There was an equally strong Catholic presence in American poetry, which included Allen Tate, Robert Lowell, Robert Fitzgerald, Kenneth Rexroth, John Berryman, Isabella Gardner, Phyllis McGinley, Claude McKay, Dunstan Thompson, John Frederick Nims, Brother Antoninus (William Everson), Thomas Merton, Josephine Jacobsen, and the Berrigan brothers, Philip and Daniel. These writers represented nearly every aesthetic in American poetry. There were even Catholic haiku poets, notably Raymond Roseliep and Nick Virgilio.
Meanwhile the U.S. enjoyed the presence of a distinguished group of Catholic immigrants, including Jacques Maritain, Czesaw Miosz, Dietrich von Hildebrand, Henri Nouwen, René Girard, John Lukacs, Padraic and Mary Colum, José Garcia Villa, Alfred Döblin, Sigrid Undset, and Marshall McLuhan. Some of the writers came to the U.S. to flee communism or Nazism. (Jesuit philosopher Pierre Teilhard de Chardin came here, late in life, to flee the European Catholic hierarchy.) These writers were supported by engaged Catholic critics and editors with major mainstream reputations, such as Walter Kerr, Wallace Fowlie, Hugh Kenner, Clare Boothe Luce, Robert Giroux, William K. Wimsatt, Thurston Davis, and Walter Ong. The intellectual milieu was further deepened by “cultural Catholics” whose intellectual and imaginative framework had been shaped by their religious training—writers such as Eugene O’Neill, John O’Hara, J. V. Cunningham, James T. Farrell, John Fante, Mary McCarthy, and John Ciardi, as well as—at the end of this period—John Kennedy Toole and Belfast-born Brian Moore.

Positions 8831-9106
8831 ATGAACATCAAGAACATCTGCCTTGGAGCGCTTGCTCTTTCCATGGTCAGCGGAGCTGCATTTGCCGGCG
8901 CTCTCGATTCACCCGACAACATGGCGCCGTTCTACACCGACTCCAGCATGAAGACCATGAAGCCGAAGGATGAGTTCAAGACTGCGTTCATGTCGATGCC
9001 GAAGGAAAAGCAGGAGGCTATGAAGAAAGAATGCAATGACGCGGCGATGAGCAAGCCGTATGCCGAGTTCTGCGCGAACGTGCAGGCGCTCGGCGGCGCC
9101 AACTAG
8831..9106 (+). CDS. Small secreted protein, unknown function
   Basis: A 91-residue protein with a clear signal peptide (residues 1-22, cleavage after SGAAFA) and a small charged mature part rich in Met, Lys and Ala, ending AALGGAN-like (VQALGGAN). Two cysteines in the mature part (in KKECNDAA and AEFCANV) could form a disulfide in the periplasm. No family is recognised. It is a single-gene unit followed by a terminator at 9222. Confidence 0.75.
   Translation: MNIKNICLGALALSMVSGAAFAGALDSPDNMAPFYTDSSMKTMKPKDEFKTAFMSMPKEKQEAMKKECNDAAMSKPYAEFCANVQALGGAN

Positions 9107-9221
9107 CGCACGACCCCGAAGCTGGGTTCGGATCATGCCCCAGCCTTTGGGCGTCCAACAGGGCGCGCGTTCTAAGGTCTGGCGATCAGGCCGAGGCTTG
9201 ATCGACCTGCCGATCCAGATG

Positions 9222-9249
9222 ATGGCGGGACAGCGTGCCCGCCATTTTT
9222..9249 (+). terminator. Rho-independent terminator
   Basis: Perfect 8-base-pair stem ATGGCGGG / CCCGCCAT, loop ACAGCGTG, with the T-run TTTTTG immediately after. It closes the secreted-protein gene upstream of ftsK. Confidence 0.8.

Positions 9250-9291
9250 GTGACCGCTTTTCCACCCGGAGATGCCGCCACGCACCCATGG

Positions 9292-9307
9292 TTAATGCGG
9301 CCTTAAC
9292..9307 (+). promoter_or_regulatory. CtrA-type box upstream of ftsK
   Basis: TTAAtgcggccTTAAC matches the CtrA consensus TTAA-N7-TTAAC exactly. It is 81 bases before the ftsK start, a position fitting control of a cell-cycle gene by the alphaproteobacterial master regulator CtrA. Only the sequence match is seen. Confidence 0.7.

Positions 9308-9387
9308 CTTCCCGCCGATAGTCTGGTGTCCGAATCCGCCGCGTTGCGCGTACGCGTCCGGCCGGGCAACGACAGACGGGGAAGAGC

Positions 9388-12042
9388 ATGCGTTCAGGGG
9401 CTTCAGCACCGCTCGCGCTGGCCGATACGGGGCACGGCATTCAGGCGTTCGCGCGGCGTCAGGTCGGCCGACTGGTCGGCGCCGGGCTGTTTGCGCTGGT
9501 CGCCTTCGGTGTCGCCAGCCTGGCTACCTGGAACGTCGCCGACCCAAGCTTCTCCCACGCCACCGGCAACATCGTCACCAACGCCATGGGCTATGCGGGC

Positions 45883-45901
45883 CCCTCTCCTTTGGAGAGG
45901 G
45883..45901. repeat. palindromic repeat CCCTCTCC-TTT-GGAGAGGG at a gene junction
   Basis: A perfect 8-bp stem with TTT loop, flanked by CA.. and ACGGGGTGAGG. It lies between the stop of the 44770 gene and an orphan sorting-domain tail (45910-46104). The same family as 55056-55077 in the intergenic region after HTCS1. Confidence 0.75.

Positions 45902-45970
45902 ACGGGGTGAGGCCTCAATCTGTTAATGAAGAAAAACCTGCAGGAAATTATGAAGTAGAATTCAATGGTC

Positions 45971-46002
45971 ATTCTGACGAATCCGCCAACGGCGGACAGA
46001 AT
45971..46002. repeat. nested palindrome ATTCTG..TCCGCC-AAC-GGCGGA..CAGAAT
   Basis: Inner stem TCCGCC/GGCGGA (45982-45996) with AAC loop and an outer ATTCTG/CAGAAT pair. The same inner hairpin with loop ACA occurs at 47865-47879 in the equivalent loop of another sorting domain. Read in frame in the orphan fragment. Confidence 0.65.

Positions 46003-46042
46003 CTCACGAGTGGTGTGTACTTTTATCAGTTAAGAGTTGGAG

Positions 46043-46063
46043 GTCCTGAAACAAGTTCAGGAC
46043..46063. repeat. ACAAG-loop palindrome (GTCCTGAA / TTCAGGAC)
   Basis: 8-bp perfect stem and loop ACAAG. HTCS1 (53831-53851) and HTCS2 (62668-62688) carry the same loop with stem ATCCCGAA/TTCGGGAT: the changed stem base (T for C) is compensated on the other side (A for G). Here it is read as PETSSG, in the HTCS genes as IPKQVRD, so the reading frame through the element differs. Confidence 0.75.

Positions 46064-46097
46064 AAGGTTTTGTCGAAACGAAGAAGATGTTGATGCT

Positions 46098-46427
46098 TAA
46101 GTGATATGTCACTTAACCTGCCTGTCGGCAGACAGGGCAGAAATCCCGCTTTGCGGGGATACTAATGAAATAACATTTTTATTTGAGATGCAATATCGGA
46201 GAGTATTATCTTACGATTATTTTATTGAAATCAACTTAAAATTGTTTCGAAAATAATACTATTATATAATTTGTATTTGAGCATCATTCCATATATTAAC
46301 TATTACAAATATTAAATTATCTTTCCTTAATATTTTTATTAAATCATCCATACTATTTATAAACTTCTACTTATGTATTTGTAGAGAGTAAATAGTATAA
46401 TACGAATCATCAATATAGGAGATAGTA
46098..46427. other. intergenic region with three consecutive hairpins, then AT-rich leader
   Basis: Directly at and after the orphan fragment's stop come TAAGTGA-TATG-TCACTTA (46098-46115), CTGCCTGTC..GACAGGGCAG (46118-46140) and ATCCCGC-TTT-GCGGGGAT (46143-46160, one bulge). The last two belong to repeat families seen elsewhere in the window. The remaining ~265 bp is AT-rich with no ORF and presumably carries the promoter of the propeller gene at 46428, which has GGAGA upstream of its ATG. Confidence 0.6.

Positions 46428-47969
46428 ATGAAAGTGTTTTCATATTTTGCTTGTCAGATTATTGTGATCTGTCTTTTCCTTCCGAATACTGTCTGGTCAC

The cultural prominence of mid-century American Catholic letters was amplified by international literary trends. The British “Catholic Revival” led by writers such as Graham Greene, Evelyn Waugh, J. R. R. Tolkien, Edith Sitwell, Ronald Knox, Hilaire Belloc, David Jones, Muriel Spark, Elizabeth Jennings, and Anthony Burgess provided a contemporary example of how quickly a Protestant and secular literary culture could be enlivened by new voices. (G. K. Chesterton had died in 1936, but he continued to exercise enormous influence on both British and American writers.) At the same time in France, another Catholic revival had emerged, guided by novelists Georges Bernanos and François Mauriac and poets Paul Claudel and Pierre Reverdy, all of whom were widely read in the U.S. Another factor inspiring American Catholic authors, a disproportionate number of whom were Irish-American, was the rise of modern Irish literature. Long the province of Protestants, twentieth-century Irish letters suddenly spoke in the Catholic accents of writers such as James Joyce, Sean O’Casey, Frank O’Connor, and Flann O’Brien. Not surprisingly, American Catholic writers of this period saw themselves as part of an international movement.